Credit Card Moratorium: Have you taken moratorium on your credit card dues? Important things you must know

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If you’re facing liquidity issues, opting for the moratorium on your credit card dues can provide you temporary relief. However, it is important to understand how this works.

Credit cards are rather sophisticated payment tools. They are rewarding when used responsibly. However, careless usage can disturb your finances. Now, amid the Covid-19 crisis, the Reserve Bank of India has allowed a moratorium on credit card dues in addition to all retail loan EMIs. Meaning, you can defer the payment of your credit card dues incurred after March 1, 2020, until August 31, 2020, by taking the moratorium support. If you’re facing liquidity issues, opting for the moratorium on your credit card dues can provide you temporary relief and will not impact your credit score during these six months.



However, it is critical to understand that this is just a deferment of your dues and not a waiver of your repayment obligation. Interest on the outstanding amount will continue to accrue, and the card user will have to pay the entire outstanding amount (inclusive of the interest charges) on the due date falling immediately after the completion of the moratorium period, i.e., after August 31, 2020. So, if you’re planning to avail the moratorium on a credit card or have already opted for it, it’s vital for you to know how it works.

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Key points to understand how the moratorium works
In normal usage, when you spend through a credit card, you get an interest-free period of usually up to 50 days to repay your bill. Your due date falls on the last day of the interest-free period. If you delay your payment, interest charges and late payment fee are levied on the outstanding amount and your credit score gets adversely affected. Credit card companies also give you the option of a “Minimum Amount Due” which is a fraction of the “Total Outstanding Dues” – normally 5%. If you pay only the minimum amount due, you keep your card account active and avoid the late payment penalty. However, interest charges are levied on your remaining dues.

In the case of a moratorium, most of the credit card companies have waived the requirement of paying even the minimum due amount during these six months. Non-payment of dues won’t be impacting your credit score as well. However, interest will continue to add to your dues until you repay them completely. The interest is charged cumulatively, i.e., the unpaid interest is added to the outstanding amount for calculating the next month’s interest, and so on. Thus, the outstanding amount snowballs until you clear the entire bill.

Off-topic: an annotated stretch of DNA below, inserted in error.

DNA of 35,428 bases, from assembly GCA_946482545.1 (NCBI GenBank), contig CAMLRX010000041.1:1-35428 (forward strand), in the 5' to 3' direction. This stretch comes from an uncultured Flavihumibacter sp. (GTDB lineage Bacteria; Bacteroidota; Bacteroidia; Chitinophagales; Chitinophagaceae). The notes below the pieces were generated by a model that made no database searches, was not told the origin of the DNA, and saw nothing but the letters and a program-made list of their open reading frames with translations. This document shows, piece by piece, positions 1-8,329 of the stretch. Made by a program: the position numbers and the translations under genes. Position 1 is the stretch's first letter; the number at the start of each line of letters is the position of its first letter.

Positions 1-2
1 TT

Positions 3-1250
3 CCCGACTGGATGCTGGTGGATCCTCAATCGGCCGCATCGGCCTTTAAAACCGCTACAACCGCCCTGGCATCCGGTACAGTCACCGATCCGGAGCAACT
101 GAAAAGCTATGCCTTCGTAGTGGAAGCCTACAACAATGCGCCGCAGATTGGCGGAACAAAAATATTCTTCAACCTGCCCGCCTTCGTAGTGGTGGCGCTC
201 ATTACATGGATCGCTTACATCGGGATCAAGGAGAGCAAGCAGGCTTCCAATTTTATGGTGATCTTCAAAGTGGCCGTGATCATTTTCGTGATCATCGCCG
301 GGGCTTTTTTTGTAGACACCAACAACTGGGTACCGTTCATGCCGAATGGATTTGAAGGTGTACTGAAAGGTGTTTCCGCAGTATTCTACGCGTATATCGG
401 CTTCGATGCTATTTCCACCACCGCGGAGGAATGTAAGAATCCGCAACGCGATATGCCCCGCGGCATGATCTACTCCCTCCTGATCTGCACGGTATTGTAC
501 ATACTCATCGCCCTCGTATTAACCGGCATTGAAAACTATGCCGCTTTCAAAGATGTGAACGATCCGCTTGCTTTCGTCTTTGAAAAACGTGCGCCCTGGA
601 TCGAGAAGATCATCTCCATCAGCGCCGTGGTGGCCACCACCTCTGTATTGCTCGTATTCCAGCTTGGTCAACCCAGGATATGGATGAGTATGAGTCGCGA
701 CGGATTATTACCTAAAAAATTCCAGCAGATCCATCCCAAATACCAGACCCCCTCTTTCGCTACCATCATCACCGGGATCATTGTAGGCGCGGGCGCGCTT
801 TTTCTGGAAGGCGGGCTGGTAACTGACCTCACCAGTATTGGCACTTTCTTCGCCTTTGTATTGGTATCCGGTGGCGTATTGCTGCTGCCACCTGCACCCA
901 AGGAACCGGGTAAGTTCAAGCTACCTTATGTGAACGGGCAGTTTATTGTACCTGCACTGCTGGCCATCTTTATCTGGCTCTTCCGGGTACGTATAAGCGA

Check with your credit card company on how it’s extending the moratorium facility
It’s best to get complete clarity on how exactly the moratorium facility is offered in your case before making a decision. In some cases, you can avail of this facility by simply skipping your card payments on the monthly due dates. If that is how it works for your credit card account and you want to go for this facility, don’t forget to turn-off any standing instruction for auto-debit of your card dues. In other cases, you might have to inform your bank that you want to avail of this facility. Do note, however, that your credit card company might not offer you this facility if you haven’t cleared all your card dues before March 1, 2020.



Depending on their credit policies and risk perception, how banks provide you the moratorium will differ from one bank to another, and from one credit card customer to another. It will be worthwhile to re-emphasize to get complete clarity from your bank on these matters before deciding to use the moratorium.

So, should you opt for the moratorium on your credit card dues?
Since opting for the moratorium support would lead to interest charges in the range of 3-4% per month on outstanding dues, you must think it through before deciding. If you’re undergoing a cash-crunch and struggling to repay your dues, you should look for other options to clear your card dues before taking the repayment deferment. You can dig into your emergency fund or withdraw from your EPF account or pause/liquidate a non-essential investment to raise the necessary funds before opting for this facility. You can also seek a loan from your friends or family members. If nothing works, you may opt for the moratorium on your credit card dues as a last resort, but do have a plan in place to repay your outstanding dues in full ideally before August 31, 2020. Any further delays would not just lead to additional interest charges but also late payment fees, a damaged credit profile, and, most importantly, a difficult debt situation.

In conclusion, try to clear all your credit card dues on time without relying on the moratorium option. A fully functional credit card with unhindered access to its full credit limit could be of great value during these uncertain times. Your credit card would not just act as a convenient payment tool and a back-up plan during an emergency situation, its facilities like easy EMIs could also help you in converting an essential big-ticket purchase into bite-size instalments.

Credit card users with good payment track records also get offers of credit card-linked pre-approved loans which could provide an additional and immediate line of credit which requires no paperwork – another helpful facility that you could avail of if you face any financial difficulty.

That being said, if you’ve been able to clear your card dues in full without the moratorium support but are not sure about your finances in the near future, you may want to be careful about fresh credit card spends until your finances stabilise.

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